Benedict Laverton is a reluctant hero. He comes to his mother’s rescue, after she tells him she desperately needs his help, and finds himself shanghaied into top billing in a bachelor auction. This is not his idea of a fun evening, he feels like a man being circled by sharks… with chum in the water! Desperate, he locates the one female in the crowd who seems totally disinterested in the prospect of bidding and propositions her… sort of. He gives her a check to use to bid for him so he can get out of the “intimate dinner for two” that comes with the winning bid. From that point on his plans go awry. He is a funny, determined hero who realizes rather quickly that Rosy is something special, and he wants to keep that special in his life.

Rosy Scott is a single mother, who is active in the charities and causes of her small town. She never participates in the bidding on the bachelors, and is usually too busy helping out to pay much attention to the goings on. When Benedict Laverton surprises her with his request, she almost lets him fend for himself. How uppity to think he can get out of a commitment he’s already made? She has no idea he was railroaded into his gig. As the bidding starts she sees the panic and her soft heart kicks in and Rosy takes pity on the city slicker. Then, she gets carried away, and doubles his idea of a reasonable bid--to the sum of $10,000 of Benedict’s money--and gets pulled into the most bone-melting kiss of her life.

Rosy is a spunky, tough lady who has had to go it alone long enough that she doesn’t really need a man in her life. Well, at least she doesn’t think she needs a man, but this Benedict Laverton bloke won’t stay out of hers.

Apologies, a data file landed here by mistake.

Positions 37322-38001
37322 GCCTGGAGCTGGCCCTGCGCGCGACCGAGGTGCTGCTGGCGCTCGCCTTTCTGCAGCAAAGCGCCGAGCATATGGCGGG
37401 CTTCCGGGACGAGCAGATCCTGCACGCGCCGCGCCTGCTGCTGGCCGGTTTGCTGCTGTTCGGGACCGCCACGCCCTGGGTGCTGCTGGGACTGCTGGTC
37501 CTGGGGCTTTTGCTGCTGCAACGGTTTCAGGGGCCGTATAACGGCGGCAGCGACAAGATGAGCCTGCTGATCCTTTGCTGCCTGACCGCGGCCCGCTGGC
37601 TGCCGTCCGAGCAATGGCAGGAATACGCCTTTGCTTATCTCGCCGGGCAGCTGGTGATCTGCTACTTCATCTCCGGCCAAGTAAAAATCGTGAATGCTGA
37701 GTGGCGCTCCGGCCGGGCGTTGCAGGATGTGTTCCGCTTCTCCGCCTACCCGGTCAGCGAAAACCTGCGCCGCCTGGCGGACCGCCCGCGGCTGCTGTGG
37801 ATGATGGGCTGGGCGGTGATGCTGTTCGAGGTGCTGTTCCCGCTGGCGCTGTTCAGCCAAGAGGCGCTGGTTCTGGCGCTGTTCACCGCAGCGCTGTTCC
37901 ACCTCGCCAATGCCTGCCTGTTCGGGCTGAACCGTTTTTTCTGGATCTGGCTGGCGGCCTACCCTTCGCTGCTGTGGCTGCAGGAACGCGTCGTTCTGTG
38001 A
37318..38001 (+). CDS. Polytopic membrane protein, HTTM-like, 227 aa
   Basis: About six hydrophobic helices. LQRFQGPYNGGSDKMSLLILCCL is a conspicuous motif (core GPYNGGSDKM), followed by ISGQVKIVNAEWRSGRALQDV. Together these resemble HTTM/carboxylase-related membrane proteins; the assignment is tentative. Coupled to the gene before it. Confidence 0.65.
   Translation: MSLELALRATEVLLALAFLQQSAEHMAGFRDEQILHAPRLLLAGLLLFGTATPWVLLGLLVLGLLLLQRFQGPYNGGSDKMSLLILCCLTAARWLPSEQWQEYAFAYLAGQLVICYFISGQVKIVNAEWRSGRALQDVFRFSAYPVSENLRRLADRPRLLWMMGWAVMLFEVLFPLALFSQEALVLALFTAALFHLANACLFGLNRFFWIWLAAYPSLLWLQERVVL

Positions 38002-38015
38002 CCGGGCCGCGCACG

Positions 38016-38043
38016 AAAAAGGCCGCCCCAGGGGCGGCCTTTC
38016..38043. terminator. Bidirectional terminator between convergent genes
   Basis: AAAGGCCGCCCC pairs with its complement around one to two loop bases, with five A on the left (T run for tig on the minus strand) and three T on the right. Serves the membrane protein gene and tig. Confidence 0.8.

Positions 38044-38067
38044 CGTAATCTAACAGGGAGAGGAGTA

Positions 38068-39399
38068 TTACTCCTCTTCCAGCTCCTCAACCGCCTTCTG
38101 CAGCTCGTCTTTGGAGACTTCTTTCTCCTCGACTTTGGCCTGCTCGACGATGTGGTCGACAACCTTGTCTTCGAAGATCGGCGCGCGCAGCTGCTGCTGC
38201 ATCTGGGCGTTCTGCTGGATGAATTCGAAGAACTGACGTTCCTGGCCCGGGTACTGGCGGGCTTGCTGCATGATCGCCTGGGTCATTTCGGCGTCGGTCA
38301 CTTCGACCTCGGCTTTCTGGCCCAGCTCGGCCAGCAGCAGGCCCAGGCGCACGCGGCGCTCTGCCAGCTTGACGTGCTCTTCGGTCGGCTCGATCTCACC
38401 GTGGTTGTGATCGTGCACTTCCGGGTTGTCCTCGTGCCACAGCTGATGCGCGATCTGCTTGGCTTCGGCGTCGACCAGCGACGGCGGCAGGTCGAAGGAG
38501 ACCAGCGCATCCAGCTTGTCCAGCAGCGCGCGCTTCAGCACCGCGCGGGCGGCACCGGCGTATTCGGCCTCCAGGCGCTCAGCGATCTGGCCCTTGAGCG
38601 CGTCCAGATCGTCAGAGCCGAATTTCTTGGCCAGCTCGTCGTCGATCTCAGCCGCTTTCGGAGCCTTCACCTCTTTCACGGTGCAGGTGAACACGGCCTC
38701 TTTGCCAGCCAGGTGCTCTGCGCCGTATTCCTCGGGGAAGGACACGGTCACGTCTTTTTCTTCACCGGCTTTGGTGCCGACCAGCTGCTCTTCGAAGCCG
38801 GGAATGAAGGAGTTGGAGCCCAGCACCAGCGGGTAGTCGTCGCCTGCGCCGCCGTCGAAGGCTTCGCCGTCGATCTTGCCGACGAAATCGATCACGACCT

Now, let me get it out of the way. I did have a few issues with this story, but none that were major. While the conversations and interactions between characters were sometimes downright fun and fast-moving, I also found that some of the situations were a bit predictable. Just a point in fact; everything is finally starting to move along well between Benedict and Rosy and then there comes the “big misunderstanding”. You know which one, the one that seems to just destroy any chances of happiness for the couple. While I knew that the author would work it out, I was still a bit disappointed that it wasn’t presented differently, in a more creative way. The end result was very satisfying, however, and I quickly got over my pique.

This was a great read, all in all, and I enjoyed the author’s perspective on Ben and Rosy’s relationship. I found that the first kiss, in front of a live, loud audience, was one of the best first kisses I’ve read in a long time. The added aspect of Rosy as a single mother held my interest as she struggled with what was best for her children versus what her heart wanted. It was great fun to try and figure out how the adults were going to respond to the antics and questions of Rosy’s precocious boys. As a mother, I’ve been in a few of those situations and found a good chuckle at what could happen next, not to mention the menagerie of pets that Rosy and her boys seemed to collect. The pets had their own foibles that added more hilarity to some unexpected situations. In conclusion, I have to say that this is a fun read that will ultimately leave you smiling in the end.



Reviewed by Viscaria

Saturday, December 22, 2007

Review: Holiday Spirit

Holiday Spirit
by Donna Michaels

Every year, during the winter solstice, a door is opened for ghosts to move on. And every year, Lucius Beamount and his ghost wife, Hattie Mae, pass up the opportunity in order to help mankind. This year is no exception. Jeff Grayson and his wife Carolyn need to be reunited for a very special reason. The bumbling fun begins when Jeff leaves L.A. to fly home to surprise his wife—who's on a plane bound for California to surprise him. Little do they know they're about to encounter some Holiday Spirit.

This was a really sweet holiday tale about a couple trying to make their way across country to be with each other for Christmas. The trouble is, they’re about to criss-cross the country and miss each other.